For the race itself, the competitors are let loose on the track with a 30 second gap between each rider and riders are grouped by category, this meant that I was grouped with a lovely bunch of female riders who were all just as new to the sport as I was. Great stuff. So we all heaved our bikes up the push up path, helping eachother out with lines and cornering techniques, feeling comfortable enough to vent our concerns and our excitement about the race to come.
The race goes well for some and not so well for others, me being part of the others rather than the some, but that's ok, it's my second race, I'm not going to come out of this with a sponsorship deal and a free bike, but I know I'll definitely make some awesome friends and gain some great experience. After each run, we all congregate at the bottom checking out our times and congratulating the faster girls and those who've improved on their times.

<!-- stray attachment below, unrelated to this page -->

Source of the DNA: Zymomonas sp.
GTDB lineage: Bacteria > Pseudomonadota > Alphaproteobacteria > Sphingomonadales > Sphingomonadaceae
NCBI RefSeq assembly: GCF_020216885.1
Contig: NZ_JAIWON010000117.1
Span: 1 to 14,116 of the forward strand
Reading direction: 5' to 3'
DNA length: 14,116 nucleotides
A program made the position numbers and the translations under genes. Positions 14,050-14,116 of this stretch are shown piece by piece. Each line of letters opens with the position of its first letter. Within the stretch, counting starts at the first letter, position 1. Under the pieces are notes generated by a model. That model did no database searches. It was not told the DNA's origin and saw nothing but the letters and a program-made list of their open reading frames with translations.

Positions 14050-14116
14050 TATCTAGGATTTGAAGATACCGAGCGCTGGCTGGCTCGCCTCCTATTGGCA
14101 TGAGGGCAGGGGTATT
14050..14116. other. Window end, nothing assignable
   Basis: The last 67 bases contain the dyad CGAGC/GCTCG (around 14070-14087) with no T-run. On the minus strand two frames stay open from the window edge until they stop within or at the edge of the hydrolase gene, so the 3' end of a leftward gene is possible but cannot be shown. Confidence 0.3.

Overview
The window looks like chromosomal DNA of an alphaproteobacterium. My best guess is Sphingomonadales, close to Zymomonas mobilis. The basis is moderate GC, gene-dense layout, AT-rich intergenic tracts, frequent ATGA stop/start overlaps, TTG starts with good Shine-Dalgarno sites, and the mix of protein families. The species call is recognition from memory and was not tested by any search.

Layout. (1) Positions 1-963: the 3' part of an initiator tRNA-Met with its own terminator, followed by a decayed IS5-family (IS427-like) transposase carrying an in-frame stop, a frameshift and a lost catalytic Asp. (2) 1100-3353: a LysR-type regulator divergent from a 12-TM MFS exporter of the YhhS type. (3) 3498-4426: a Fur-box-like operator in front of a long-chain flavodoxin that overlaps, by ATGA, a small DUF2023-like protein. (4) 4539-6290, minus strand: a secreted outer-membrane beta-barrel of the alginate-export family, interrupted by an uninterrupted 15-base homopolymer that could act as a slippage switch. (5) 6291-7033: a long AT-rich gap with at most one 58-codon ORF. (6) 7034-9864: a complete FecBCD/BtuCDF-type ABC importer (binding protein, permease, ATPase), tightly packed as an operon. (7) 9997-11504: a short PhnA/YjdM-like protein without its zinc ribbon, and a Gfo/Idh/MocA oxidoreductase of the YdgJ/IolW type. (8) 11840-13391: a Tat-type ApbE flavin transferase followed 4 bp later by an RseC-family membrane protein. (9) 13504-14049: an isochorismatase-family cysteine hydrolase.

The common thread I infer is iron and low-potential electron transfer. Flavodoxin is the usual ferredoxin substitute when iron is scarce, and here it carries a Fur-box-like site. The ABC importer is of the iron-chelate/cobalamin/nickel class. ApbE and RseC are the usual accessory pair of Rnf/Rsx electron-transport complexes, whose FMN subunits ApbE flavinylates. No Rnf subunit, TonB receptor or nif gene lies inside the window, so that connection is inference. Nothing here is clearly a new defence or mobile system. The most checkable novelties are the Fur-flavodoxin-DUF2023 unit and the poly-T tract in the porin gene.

It doesn't feel like a competition between us at all, we're as much supporters of our own category as we are racers. This is what I love, second to mountain biking of course ;)
It was a very early start for my second ever MTB race but the excitement for the day ahead was enough to coax me promptly out of bed. Not only was I looking forward to taking part in the second race of Tidworth Freerides Root 1 Race series, but I was also had the honour of being a guest rider for Dame Cycling. After setting up base with fellow Dames and chugging down a much needed coffee, it was practice time!
The track, 99 beaches, was made up of tight twisty corners, an avoidable drop with a fast end packed with table tops. As I have been riding less than a year, the best thing about this series is that everything is rollable.
I managed to squeeze in three practice runs though I only tried the drop once. I knew I could do it as I had purposely sessioned a larger drop the day before at Triscombe, but unfortunately my nerves got the better of me.